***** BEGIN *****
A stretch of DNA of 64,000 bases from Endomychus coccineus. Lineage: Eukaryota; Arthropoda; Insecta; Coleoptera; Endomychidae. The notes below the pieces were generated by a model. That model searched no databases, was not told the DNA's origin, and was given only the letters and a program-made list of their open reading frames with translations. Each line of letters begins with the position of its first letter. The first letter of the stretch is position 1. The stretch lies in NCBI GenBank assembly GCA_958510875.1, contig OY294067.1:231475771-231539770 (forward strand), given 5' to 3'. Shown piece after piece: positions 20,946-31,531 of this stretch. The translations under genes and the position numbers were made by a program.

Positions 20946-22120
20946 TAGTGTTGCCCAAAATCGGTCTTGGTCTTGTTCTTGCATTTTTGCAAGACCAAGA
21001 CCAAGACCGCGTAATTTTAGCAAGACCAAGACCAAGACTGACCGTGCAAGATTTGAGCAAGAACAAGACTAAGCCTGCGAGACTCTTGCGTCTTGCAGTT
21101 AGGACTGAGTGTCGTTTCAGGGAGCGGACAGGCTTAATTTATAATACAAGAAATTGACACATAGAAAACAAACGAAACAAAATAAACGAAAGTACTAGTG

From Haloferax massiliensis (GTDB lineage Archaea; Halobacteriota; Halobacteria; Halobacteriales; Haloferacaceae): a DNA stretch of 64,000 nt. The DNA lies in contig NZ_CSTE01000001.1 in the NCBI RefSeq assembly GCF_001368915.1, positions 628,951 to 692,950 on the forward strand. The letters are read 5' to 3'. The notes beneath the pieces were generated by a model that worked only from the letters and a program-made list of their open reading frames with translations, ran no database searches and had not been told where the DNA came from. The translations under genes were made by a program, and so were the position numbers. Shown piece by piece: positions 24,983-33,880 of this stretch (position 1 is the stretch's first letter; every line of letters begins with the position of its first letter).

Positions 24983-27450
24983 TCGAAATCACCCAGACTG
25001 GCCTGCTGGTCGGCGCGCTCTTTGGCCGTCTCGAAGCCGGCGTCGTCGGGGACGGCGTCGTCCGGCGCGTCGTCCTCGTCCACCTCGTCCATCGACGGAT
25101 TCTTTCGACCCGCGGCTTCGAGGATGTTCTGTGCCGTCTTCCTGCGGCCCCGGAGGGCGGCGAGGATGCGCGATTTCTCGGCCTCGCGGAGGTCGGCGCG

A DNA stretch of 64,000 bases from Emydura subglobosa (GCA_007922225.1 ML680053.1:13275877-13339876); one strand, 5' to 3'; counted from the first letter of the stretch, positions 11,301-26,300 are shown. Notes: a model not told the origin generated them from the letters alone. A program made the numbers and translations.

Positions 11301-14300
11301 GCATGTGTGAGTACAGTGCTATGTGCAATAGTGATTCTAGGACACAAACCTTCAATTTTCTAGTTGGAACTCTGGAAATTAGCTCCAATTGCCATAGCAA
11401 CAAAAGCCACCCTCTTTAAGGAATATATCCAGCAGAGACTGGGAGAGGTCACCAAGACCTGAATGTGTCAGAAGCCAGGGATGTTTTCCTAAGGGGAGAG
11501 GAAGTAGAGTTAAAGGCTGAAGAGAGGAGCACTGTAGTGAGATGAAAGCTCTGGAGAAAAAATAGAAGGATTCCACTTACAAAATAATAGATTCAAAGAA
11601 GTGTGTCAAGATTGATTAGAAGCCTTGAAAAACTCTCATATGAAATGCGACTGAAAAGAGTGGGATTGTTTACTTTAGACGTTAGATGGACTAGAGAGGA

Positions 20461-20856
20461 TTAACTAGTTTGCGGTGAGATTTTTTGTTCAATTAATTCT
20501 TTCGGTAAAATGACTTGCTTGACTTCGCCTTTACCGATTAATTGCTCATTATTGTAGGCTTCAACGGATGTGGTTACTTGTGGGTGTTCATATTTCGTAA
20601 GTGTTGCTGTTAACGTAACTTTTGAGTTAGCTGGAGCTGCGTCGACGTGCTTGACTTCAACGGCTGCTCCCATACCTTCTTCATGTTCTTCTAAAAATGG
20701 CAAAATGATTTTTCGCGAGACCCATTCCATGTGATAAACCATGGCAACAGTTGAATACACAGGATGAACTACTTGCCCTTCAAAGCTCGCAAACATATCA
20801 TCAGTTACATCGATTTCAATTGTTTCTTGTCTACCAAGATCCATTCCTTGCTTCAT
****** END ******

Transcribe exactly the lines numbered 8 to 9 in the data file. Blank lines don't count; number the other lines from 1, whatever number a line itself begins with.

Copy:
24983 TCGAAATCACCCAGACTG
25001 GCCTGCTGGTCGGCGCGCTCTTTGGCCGTCTCGAAGCCGGCGTCGTCGGGGACGGCGTCGTCCGGCGCGTCGTCCTCGTCCACCTCGTCCATCGACGGAT